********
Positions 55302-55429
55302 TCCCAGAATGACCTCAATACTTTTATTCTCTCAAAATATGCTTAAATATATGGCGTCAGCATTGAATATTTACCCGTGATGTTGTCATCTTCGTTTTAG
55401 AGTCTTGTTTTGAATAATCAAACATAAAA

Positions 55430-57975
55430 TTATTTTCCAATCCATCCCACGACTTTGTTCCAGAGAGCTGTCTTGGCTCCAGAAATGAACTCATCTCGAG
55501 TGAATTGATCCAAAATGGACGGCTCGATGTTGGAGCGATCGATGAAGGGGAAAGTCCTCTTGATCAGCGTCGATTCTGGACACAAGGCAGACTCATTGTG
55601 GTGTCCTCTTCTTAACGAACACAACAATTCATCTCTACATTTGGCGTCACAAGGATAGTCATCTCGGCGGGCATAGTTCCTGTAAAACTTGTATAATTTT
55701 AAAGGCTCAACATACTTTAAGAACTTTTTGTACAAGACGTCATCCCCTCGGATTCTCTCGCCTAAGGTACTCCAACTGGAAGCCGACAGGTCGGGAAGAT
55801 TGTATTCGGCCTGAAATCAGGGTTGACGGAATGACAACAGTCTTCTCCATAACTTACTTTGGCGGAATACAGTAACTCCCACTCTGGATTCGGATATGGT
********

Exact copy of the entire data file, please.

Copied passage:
Positions 55302-55429
55302 TCCCAGAATGACCTCAATACTTTTATTCTCTCAAAATATGCTTAAATATATGGCGTCAGCATTGAATATTTACCCGTGATGTTGTCATCTTCGTTTTAG
55401 AGTCTTGTTTTGAATAATCAAACATAAAA

Positions 55430-57975
55430 TTATTTTCCAATCCATCCCACGACTTTGTTCCAGAGAGCTGTCTTGGCTCCAGAAATGAACTCATCTCGAG
55501 TGAATTGATCCAAAATGGACGGCTCGATGTTGGAGCGATCGATGAAGGGGAAAGTCCTCTTGATCAGCGTCGATTCTGGACACAAGGCAGACTCATTGTG
55601 GTGTCCTCTTCTTAACGAACACAACAATTCATCTCTACATTTGGCGTCACAAGGATAGTCATCTCGGCGGGCATAGTTCCTGTAAAACTTGTATAATTTT
55701 AAAGGCTCAACATACTTTAAGAACTTTTTGTACAAGACGTCATCCCCTCGGATTCTCTCGCCTAAGGTACTCCAACTGGAAGCCGACAGGTCGGGAAGAT
55801 TGTATTCGGCCTGAAATCAGGGTTGACGGAATGACAACAGTCTTCTCCATAACTTACTTTGGCGGAATACAGTAACTCCCACTCTGGATTCGGATATGGT